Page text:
Imagining Crisis Intervention Without The Police
Lives depend on mental health interventions free of fatality. We aren’t there yet, but we can get there eventually.
I come from a family of cops. My grandfather was a cop and was killed as a result of an injury on duty. My uncle is a retired cop, and my aunt worked in police department administration, sometimes being brought on ride alongs for calls involving women. Life for me was filled with positive messaging about cops. In my grandmother’s hallway hung Norman Rockwell’s painting, The Runaway. I remember vividly my aunt pointing to it and telling me how good, kind, and concerned the cop was for the little boy who ran away from home. The image is burned into my memory. The officer in the painting looks eerily similar to my uncle.
In elementary school, I remember police officers coming to visit us in class. They brought along fridge magnets shaped like police cruisers with the non-emergency number for our town’s station. Below it read: “If you are experiencing a life-threatening emergency, call 911.”
Makes sense, I think. Something scary happening? Call the police. Easy.
I would learn later in my life how my whiteness affects my relationship with emergency services. How other families, Black families, would be teaching their children at young ages how not to be shot by the police. I would learn how the definition of “safety” would be vastly different for me than Black people, immigrants, LGBTQIA+ people, and people with mental illnesses. While I was learning to call the police in an emergency, other families and individuals were learning how to survive them.
As I make my case for 911 alternatives, I have to consider the way white supremacy has poisoned all areas of crisis intervention, “crime prevention,” emergency medical intervention, the prison system, and so on. The question is, what are the alternatives?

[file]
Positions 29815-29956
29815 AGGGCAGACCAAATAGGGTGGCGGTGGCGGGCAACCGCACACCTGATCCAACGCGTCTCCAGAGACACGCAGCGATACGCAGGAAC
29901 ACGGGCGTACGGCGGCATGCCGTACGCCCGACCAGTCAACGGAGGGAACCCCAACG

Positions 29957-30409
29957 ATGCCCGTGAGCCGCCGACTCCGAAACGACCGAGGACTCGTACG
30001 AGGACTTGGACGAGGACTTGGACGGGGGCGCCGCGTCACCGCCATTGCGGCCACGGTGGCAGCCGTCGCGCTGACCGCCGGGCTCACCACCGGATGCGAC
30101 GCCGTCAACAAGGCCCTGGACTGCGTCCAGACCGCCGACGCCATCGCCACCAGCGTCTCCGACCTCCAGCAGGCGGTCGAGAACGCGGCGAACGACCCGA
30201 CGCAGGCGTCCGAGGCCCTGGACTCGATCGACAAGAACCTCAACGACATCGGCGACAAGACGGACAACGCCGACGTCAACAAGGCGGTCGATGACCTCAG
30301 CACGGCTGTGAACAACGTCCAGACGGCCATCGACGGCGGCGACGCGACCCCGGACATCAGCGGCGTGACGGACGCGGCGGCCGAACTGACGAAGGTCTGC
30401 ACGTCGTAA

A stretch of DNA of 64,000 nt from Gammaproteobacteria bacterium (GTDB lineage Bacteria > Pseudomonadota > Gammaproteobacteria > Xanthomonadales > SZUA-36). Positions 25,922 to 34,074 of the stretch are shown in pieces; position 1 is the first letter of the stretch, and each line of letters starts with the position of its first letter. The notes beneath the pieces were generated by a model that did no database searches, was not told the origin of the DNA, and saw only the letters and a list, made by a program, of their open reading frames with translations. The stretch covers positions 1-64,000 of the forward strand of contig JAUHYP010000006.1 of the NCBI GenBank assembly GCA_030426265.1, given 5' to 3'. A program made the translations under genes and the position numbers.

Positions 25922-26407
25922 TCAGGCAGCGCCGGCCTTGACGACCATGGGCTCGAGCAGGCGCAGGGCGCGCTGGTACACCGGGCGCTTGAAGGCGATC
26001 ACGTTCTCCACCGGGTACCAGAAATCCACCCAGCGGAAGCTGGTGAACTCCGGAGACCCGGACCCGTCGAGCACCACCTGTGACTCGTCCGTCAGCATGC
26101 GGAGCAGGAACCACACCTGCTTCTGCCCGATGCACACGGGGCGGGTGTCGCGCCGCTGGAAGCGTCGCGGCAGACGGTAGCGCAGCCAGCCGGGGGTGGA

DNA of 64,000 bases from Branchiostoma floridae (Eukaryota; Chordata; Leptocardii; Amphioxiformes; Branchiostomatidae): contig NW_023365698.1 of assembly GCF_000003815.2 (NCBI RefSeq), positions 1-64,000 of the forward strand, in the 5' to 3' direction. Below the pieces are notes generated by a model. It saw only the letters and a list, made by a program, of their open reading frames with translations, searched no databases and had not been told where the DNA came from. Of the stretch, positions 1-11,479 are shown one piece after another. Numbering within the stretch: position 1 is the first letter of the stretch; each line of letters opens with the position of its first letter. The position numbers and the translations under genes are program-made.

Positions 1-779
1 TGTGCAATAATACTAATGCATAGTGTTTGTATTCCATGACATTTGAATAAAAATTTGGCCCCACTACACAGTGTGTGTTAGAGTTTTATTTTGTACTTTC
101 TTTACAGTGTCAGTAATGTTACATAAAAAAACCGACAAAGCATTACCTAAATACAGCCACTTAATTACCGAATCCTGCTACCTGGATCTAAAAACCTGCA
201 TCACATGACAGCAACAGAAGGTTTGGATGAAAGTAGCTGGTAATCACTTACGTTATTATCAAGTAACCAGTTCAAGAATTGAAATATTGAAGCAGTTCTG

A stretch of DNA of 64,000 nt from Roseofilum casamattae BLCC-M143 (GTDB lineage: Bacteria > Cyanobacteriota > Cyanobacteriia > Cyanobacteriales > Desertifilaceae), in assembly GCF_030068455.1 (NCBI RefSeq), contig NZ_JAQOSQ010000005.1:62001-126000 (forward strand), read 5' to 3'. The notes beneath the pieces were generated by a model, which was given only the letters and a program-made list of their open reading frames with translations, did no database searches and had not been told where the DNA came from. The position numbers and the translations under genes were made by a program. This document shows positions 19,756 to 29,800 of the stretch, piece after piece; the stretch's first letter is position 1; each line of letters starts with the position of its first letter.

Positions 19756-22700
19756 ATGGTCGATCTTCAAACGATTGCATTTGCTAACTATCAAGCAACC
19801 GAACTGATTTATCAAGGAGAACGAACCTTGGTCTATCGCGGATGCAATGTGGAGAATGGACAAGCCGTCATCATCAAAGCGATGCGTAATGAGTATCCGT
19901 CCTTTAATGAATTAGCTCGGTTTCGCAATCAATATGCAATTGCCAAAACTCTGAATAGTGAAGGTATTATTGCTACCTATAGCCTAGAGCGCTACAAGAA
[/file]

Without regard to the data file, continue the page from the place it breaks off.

What Happens When You Call 911
First, we need to understand what happens when 911 is called in general. There are two main entities that will respond to a 911 call: Police and medical first responders. Once that happens, how the situation is handled is decided by law enforcement and first responders. They each will respond to the situation how they see fit, and their discretion is extremely broad. If we believe police are fair and properly informed, there should be no issue of trust. However, because of the scope of their discretion, law enforcement may decide to take a person in crisis to jail if they determine a crime has been committed. They may interpret a person in crisis as dangerous, as so many often do.
If you call 911, the best thing you can do is calmly inform law enforcement that this is a mental health crisis and this person is in need of treatment. If the person in crisis does not have a history of violence, it is vital that you inform the police of this.
It’s sobering to think that we have to be prepared for and intentional about dealing with the police. I imagine in many people’s minds — like mine when I was young — the police show up and save the day. The reality is, unfortunately, much different. It’s different for people with mental illness, people of color, Black people, LGBTQIA people; all of the most vulnerable populations. History tells this story best.
On November 12th, 2014, police responded to a 911 call regarding a woman in a fugue state, dressed in only a nightgown and barefoot, walking out of her house.